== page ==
Kitchen Backsplash Round-Up

Filed under: Cleaning/Decorating — Savvy Housekeeper at 10:14 am on Tuesday, July 29, 2014

There are so many ways you can go with a kitchen backsplash. Here’s some inspiration.

Pressed Tin

Vintage Postcards Under Glass

Metal Tiles

Chalkboard (Hard to keep clean?)

Reclaimed Wood

Paper Under Glass

Red Tile

Tile Cut At A 45 Degree Angle And Set In A Zigzag

DIY Chysanthemum Bookshelves

Filed under: Cleaning/Decorating — Savvy Housekeeper at 7:39 am on Thursday, July 10, 2014

Quite a focal point for a room: bookshelves that look like a chrysanthemum or a star.

When you look closer, it looks like it’s just a series of boxes that have been cleverly attached to the wall.

Wouldn’t that be an interesting DIY project…

Chalk Paint On A Filing Cabinet

Filed under: Cleaning/Decorating — Savvy Housekeeper at 7:50 am on Thursday, May 15, 2014

Here’s a great way to get more out of that filing cabinet in your office: spray it with chalkboard paint. Great idea.

How To Get A Cat To Use A Scratcher

Filed under: Cleaning/Decorating — Savvy Housekeeper at 7:12 am on Thursday, April 10, 2014

Following up the post about How To Make Your Own Cat Scratcher: there’s nothing more annoying than buying or making a cat scratcher when they refuse to go near it. Even worse is when your cat prefers to scratch on the sofa instead of the scratching post.

The good news is that cats can be trained. Like dogs, bad behavior can be broken and good behavior can be introduced.

Cats scratch to sharpen their claws and mark their territory. When they scratch, not only are they leaving visible evidence they were there, they are leaving behind a scent pheromone that other cats can smell. It’s a way of saying, “This is my spot, I own it.”

The key to getting them to use the cat scratcher to make clear that they have a spot in the house that they “own” for scratching, but only one place. And that’s not as hard to do as some people think.

Here are some tips to get a cat to use a scratcher:

1. Play with the cat around the scratcher. Wiggle a toy near the scratcher so that the cat claws on it. A few times of this and the cat will start to associate the scratcher with play.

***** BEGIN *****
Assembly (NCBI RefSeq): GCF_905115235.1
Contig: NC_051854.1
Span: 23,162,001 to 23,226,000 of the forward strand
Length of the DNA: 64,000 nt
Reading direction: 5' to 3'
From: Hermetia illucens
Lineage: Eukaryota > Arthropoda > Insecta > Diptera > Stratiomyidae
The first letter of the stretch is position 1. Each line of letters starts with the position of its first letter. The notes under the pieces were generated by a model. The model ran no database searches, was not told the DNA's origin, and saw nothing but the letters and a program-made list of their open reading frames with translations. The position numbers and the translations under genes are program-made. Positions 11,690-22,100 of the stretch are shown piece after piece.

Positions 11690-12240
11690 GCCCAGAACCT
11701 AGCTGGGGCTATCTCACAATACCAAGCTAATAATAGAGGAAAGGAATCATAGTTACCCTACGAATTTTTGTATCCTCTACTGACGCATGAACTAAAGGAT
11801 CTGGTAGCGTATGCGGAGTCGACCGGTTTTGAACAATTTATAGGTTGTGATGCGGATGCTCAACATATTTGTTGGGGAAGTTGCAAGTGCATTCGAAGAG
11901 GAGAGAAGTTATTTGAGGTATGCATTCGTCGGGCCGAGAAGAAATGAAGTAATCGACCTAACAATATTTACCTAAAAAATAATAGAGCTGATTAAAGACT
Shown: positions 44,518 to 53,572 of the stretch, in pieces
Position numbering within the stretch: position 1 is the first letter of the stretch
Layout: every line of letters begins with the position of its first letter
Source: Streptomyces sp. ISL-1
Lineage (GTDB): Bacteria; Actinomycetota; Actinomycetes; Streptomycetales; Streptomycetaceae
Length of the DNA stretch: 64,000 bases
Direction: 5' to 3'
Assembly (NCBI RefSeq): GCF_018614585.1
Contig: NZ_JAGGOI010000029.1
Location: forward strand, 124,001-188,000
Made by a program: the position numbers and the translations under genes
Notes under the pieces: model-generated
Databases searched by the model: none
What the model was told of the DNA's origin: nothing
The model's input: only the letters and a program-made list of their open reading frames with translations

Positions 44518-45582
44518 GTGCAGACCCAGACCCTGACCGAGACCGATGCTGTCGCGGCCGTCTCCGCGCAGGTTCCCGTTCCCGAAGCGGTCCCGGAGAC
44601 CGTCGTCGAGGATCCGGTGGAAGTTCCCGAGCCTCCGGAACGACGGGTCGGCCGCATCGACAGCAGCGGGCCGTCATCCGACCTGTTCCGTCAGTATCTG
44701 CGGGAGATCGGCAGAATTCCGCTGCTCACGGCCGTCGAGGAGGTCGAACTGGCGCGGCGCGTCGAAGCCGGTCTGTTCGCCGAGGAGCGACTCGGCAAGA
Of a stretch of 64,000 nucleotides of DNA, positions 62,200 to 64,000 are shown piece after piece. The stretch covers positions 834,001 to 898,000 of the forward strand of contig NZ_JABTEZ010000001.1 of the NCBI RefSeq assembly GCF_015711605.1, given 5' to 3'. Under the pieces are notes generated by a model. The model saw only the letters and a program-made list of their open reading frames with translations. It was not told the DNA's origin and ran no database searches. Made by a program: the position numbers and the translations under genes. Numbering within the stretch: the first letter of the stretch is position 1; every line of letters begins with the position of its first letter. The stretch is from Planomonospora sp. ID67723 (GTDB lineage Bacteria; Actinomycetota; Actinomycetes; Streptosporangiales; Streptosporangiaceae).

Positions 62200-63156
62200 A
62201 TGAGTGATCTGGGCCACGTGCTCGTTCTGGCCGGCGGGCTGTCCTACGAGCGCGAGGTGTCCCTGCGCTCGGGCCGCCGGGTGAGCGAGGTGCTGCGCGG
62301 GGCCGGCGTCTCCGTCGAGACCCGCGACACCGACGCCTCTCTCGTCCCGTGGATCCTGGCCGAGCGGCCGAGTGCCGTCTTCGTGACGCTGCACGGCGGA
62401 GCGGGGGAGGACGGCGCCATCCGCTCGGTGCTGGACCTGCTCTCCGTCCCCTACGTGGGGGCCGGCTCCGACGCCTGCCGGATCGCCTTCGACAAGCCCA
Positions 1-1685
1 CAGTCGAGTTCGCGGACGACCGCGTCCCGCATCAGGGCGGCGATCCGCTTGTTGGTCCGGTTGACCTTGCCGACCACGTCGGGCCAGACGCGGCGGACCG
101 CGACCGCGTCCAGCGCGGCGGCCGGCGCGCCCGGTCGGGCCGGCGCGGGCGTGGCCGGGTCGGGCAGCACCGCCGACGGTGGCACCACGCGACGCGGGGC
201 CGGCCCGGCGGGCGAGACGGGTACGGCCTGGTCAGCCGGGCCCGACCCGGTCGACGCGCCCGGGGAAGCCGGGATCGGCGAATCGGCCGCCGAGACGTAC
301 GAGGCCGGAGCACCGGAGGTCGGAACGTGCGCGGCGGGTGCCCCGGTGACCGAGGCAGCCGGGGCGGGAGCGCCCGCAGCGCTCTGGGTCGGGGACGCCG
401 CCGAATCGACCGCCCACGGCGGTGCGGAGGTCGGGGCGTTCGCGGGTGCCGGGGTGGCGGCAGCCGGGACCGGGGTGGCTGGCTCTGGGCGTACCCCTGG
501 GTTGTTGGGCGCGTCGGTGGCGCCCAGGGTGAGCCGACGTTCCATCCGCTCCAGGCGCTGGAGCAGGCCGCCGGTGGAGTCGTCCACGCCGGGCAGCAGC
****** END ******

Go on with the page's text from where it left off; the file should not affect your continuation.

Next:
2. Put catnip on the scratcher. Sprinkle a bit of catnip around the scratcher and the cat will want to go near it more and associate it as a fun, good place.

3. Reinforce that the scratcher is the only place where scratching is allowed.
If you catch your cat scratching on your carpet or furniture, tell him no (or spray with a water bottle) and then pick him up and move him to the scratcher. A few times of this and he will start to understand that this is the place he is allowed to go for scratching.

4. Praise the cat for using the scratcher. Saying “good kitty” or “good boy/girl” goes a long way with cats. They respond better to positive reinforcement than punishment. Believe it or not, they do want to please you.

5. Remove pheromones. The above tips should be enough for most cats. However if you have a bad scratching problem, it’s important to remove the cat’s pheromones from the old place they scratch and put them in the new place. There are products you can buy in the pet store that mask the pheromone smell. I’ve used them and they work. If you apply the spray to the old place and follow the above steps consistently, your cat should start to use the scratcher exclusively.

Well, most of the time, anyway. You know how cats are.

Those are my tips. What has worked for you?

How To Pick A Kitten

Filed under: Cleaning/Decorating — Savvy Housekeeper at 8:00 am on Monday, March 31, 2014

This post is not an excuse to post pictures of kittens. It’s not!

People always ask me how I ended up with such friendly cats. (Some would call my cats overly friendly.) Part of this is that they have always gotten a lot of attention but part of it is that I picked good kittens in the first place.

Cat personalities can run the gambit from feral to lap cats. Luckily, picking a kitten is not hard at all–in fact it’s very fun–but there are a few things to look for to make sure you get a good one. You want to make sure the kitten is friendly, healthy, and has a good personality.

There are other things to consider when picking a kitten–what it looks like, whether the cat sheds, and whether you want a male or a female (I usually get male cats but find the sex doesn’t matter as long as you get the cat fixed when it’s young). But if you focus on the following points first, you will be happy with your adoption.

When looking for a kitten, make sure the kitten: